Here’s a fun microbiology experiment you can do at home: cultivate wild yeast and a certain bacteria called lactobacillus in a culture of flour and water. Once you have a healthy colony of these little buggers, you can use them to make all sorts of great stuff. The yeast eat the flour and fart out little bubbles of gas, which cause bread to rise. Meanwhile, the lactobacilli eat the sugars in the flour and convert them into lactic acid, which provides that tangy sourdough flavor. The process we followed to raise the starter can be found here.
The basic idea is to mix together equal parts (by weight) of flour and water, and let it sit on your counter. You have to feed it more flour and water periodically so that the yeast have enough to eat, which means you’ll need to discard (or make something with!) some your starter at each feeding, so that you don’t accumulate too much. You’ll need to just discard the excess at first, until you have a stable, usable starter. This took about 10 days for me.
Early in the process you may get a rise from a type of bacteria called leuconostoc, which is not harmful, but undesirable (and stinky). This will go away after a day or two as the good yeast and bacteria grow to dominate and crowd out everything else. If your experience is like mine, you’ll see initial activity (bubbles and rising) and stinkiness from the bad bacteria, which will die out and give way to a dead period where nothing seems to be happening. If you stick with it, however, your starter will come to life with a pleasantly sour aroma (Isaac says it smells like bread), bubbling and rising until double within 8 hours of feeding. At this point you have a healthy, stable starter that you can use to make bread and other things with. You’ll want to use the starter when it is “ripe” or “mature”, that is, at full rise between 8 and 12 hours after feeding.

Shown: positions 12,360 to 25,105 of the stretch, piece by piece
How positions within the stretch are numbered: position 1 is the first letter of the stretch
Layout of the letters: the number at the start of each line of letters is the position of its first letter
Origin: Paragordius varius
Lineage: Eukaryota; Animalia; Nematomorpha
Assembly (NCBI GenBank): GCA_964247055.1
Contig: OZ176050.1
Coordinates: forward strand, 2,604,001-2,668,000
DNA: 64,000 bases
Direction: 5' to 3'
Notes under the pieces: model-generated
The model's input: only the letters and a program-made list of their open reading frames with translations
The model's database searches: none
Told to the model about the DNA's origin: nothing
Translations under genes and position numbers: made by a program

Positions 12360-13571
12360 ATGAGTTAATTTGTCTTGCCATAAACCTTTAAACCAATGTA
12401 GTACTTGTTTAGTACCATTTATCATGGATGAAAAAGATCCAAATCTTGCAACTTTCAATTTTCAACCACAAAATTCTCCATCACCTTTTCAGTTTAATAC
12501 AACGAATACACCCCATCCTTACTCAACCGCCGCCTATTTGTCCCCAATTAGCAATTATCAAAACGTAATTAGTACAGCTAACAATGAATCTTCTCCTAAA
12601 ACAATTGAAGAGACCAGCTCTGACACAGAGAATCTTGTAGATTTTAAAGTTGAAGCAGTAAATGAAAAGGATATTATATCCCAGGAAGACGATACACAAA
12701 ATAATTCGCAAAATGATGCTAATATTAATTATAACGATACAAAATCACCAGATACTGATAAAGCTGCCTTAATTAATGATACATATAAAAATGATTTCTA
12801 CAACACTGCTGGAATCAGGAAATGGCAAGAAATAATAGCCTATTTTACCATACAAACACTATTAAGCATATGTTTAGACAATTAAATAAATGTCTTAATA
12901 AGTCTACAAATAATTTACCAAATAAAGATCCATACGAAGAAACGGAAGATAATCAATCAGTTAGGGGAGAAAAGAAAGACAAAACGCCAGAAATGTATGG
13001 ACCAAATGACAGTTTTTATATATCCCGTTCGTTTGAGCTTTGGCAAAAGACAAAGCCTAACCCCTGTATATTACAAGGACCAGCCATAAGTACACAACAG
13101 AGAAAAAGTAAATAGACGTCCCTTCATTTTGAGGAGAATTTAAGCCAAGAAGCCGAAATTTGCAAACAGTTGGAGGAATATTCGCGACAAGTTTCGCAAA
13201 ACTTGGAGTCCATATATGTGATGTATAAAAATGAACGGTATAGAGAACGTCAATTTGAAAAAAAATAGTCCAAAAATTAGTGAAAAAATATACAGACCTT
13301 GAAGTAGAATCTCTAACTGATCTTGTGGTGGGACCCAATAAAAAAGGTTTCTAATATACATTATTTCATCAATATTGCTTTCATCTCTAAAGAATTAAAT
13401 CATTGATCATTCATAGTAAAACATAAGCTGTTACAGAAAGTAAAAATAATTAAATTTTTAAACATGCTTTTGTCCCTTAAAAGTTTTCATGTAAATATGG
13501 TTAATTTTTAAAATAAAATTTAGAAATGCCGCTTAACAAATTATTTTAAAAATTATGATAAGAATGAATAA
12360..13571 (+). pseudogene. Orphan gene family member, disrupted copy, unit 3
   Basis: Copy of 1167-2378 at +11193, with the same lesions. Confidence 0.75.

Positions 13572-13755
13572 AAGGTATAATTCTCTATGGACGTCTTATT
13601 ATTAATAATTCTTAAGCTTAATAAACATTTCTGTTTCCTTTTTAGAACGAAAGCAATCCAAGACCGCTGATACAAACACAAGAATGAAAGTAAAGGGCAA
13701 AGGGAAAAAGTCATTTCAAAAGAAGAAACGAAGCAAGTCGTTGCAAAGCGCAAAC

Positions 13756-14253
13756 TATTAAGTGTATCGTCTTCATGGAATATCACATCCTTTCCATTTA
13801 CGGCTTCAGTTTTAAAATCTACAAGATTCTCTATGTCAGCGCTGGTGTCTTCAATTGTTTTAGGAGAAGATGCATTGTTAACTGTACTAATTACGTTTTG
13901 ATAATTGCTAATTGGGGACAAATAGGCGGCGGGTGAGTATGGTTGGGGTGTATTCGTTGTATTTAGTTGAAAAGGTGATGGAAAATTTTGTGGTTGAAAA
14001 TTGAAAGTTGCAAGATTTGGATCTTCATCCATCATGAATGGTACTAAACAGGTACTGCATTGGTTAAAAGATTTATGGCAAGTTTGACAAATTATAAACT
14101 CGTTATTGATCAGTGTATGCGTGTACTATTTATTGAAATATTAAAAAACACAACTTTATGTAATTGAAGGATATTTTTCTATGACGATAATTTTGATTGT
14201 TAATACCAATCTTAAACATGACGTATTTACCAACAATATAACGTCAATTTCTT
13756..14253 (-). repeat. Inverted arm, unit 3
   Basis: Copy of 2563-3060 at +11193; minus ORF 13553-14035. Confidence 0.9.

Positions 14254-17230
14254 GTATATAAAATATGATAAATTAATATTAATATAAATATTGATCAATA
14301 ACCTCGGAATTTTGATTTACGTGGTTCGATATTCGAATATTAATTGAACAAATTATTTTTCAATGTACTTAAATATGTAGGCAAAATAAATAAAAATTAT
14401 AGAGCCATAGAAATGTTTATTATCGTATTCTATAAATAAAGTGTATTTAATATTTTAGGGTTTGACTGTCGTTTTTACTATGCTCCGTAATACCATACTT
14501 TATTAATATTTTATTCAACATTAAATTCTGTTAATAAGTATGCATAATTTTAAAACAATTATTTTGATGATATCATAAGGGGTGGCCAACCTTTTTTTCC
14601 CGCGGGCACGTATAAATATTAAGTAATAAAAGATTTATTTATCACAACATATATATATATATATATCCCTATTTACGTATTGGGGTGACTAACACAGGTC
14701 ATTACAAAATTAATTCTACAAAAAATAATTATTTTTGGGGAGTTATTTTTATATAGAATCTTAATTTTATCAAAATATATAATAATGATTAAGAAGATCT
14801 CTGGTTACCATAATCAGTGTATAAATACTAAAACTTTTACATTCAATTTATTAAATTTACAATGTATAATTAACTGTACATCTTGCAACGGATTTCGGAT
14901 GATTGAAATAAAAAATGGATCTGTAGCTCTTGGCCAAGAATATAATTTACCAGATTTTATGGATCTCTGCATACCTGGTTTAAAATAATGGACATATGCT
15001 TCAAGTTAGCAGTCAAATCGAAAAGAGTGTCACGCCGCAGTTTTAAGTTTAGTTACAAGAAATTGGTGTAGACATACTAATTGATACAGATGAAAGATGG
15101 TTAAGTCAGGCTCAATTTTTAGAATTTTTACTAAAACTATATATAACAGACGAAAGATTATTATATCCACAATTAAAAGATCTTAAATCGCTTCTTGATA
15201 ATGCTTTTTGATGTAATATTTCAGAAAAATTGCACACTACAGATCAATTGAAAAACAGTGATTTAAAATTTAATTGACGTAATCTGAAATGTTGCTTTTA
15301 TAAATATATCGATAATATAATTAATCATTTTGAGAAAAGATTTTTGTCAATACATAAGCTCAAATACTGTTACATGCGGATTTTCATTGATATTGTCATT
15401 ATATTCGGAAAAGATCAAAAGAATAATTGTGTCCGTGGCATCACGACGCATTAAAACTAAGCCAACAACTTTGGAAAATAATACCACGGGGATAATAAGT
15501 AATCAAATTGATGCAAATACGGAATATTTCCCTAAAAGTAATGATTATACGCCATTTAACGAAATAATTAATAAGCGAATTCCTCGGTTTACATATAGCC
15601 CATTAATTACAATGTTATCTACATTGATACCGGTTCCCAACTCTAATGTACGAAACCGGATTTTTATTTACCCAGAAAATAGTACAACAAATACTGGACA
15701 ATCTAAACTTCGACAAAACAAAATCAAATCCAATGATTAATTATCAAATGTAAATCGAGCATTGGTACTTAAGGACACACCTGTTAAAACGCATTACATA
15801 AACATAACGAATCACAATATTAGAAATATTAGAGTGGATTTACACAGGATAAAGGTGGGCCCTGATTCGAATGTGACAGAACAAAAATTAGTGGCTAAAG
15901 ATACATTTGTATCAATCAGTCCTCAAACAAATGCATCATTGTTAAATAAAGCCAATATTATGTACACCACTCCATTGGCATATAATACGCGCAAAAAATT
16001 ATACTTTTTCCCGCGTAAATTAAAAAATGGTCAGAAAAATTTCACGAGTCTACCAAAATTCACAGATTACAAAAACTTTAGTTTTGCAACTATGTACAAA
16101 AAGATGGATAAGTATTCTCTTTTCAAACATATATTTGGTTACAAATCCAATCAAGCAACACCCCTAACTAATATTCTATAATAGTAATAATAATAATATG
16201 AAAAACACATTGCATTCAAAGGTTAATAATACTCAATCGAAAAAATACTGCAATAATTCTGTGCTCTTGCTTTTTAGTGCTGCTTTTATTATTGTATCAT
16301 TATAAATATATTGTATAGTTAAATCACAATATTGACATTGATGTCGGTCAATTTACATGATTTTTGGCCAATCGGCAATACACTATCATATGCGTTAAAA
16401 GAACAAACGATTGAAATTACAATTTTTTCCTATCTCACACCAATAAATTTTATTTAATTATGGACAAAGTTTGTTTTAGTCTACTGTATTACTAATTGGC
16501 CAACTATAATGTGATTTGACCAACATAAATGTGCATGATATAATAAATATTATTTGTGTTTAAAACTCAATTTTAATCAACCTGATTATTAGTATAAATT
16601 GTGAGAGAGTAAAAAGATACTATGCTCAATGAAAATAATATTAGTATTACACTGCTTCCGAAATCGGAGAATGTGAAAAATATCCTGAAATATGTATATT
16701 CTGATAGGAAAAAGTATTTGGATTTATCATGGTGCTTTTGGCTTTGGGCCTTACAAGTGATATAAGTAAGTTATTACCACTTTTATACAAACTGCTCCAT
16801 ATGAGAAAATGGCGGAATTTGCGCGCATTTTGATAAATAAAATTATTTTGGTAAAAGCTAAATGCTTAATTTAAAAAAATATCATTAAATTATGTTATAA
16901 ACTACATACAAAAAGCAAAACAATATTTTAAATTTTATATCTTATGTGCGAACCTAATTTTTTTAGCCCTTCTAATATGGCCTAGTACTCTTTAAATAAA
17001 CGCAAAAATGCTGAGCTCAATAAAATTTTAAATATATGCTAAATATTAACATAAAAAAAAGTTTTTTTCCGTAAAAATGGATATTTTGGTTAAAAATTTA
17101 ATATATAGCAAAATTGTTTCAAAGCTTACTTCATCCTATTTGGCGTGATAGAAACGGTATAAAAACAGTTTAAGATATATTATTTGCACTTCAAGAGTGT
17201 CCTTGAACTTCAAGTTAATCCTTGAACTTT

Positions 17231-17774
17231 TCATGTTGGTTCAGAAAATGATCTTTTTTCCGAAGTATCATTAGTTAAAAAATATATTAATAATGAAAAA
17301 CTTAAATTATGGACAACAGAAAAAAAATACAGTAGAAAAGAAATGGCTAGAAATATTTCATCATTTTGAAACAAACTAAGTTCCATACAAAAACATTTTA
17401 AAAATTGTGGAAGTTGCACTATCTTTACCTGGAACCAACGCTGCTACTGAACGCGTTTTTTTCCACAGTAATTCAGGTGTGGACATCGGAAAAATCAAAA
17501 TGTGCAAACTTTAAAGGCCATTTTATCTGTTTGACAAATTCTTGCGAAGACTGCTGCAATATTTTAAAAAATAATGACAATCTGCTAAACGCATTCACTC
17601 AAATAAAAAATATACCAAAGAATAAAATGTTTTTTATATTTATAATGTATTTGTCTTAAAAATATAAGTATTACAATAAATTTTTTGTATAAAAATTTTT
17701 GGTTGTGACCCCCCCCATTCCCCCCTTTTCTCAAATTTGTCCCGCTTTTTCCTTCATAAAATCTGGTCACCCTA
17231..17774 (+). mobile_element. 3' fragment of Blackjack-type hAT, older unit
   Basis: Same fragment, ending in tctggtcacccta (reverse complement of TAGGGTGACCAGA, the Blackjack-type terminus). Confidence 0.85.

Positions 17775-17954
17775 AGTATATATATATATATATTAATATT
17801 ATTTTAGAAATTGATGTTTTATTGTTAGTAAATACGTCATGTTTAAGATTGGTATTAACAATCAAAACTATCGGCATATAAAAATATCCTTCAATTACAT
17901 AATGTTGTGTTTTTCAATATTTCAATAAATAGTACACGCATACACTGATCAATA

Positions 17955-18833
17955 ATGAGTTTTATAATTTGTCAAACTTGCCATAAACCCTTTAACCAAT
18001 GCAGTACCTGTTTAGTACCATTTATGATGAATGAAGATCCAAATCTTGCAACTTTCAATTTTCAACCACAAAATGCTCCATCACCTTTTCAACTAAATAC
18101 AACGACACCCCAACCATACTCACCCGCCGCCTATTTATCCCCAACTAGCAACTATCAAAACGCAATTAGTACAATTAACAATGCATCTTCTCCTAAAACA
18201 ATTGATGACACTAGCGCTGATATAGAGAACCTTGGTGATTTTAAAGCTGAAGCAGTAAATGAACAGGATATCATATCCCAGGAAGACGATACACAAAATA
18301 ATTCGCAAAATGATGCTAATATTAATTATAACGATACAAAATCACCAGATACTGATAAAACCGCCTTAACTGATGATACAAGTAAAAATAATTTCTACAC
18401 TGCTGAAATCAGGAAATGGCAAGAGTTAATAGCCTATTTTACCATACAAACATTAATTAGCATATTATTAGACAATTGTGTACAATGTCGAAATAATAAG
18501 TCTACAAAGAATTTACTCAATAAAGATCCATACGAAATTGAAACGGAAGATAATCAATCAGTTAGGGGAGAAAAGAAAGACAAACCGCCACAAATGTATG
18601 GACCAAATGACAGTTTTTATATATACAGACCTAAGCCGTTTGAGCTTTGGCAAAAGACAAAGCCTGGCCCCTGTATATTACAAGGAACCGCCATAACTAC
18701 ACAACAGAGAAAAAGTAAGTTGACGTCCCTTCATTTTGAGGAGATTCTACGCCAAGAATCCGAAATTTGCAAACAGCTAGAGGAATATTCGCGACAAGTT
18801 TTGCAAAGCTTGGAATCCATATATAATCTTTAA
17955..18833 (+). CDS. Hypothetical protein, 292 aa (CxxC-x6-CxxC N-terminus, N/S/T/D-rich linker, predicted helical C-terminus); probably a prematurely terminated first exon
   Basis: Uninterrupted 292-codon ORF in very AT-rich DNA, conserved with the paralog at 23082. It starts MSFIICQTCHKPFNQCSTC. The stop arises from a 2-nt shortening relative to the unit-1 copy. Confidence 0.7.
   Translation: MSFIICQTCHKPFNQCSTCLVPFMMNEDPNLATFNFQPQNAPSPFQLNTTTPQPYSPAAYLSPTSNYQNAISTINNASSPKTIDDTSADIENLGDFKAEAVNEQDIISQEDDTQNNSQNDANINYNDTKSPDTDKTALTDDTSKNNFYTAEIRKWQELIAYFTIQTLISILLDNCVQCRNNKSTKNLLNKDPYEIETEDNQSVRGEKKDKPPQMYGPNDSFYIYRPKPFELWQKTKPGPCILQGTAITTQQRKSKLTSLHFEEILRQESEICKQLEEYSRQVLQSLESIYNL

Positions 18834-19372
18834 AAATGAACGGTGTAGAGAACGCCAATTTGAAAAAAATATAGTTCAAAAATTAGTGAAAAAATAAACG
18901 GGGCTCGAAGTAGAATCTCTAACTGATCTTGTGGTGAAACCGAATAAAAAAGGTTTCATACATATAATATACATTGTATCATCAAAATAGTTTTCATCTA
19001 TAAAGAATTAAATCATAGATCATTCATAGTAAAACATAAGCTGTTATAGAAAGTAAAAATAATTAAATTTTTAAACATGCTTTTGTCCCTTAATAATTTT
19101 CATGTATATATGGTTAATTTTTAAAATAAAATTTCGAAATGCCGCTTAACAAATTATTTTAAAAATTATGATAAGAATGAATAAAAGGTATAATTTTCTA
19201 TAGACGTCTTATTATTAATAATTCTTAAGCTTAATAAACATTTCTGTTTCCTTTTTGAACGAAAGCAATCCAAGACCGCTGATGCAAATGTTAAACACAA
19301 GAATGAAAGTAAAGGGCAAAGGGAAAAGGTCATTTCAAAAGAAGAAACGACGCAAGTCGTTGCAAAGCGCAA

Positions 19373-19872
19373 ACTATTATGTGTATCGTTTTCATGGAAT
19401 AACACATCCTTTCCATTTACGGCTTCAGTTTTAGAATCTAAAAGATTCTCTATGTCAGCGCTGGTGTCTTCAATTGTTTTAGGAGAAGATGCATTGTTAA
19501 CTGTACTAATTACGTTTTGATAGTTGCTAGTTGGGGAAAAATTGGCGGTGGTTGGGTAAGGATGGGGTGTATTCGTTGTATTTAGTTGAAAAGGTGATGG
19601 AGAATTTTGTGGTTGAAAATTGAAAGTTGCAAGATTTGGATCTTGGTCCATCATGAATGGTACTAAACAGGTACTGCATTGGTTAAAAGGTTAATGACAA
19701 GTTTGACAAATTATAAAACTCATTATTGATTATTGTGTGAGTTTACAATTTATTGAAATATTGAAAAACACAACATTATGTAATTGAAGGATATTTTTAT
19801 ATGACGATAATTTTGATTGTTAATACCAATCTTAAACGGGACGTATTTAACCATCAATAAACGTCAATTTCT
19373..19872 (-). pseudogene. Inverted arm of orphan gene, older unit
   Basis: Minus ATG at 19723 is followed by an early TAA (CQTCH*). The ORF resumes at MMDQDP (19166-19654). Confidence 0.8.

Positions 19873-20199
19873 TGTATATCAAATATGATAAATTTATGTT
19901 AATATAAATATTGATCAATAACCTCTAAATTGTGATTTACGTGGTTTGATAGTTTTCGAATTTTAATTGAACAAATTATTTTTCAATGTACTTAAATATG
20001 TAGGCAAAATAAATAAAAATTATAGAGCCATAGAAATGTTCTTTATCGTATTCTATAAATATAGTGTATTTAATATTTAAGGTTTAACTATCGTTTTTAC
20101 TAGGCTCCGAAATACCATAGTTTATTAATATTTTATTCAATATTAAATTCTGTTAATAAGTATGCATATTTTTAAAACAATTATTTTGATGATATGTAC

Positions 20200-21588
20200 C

The starter requires consistent care and feeding, like a pet (these are living creatures you’re raising, after all). If you are going to use it often enough, you can keep it on your counter and feed it every 12 hours. Otherwise, you can keep it in the fridge for up a week before pulling it out and feeding it again (leave it out for 8-12 hours until doubled before putting it back in the fridge). You will need to give it one or two 12-hr feeding cycles at room temperature before it’s ready to use again for baking.
The first thing we tried making were Sourdough English Muffins, following this recipe. You cook these on a griddle, like pancakes. We had some trouble cooking them all the way through, and they came out a bit dense and chewy. I saw some people suggest baking them for another 5 minutes or so in a 350F oven to ensure that they bake all the way through, which should help. Nevertheless, they had a wonderful flavor, and the chewiness was pleasant, albeit different than what you expect from an english muffin. Aubrey especially loved them. We’ll give them a few more tries and post a recipe once we’ve got it perfected.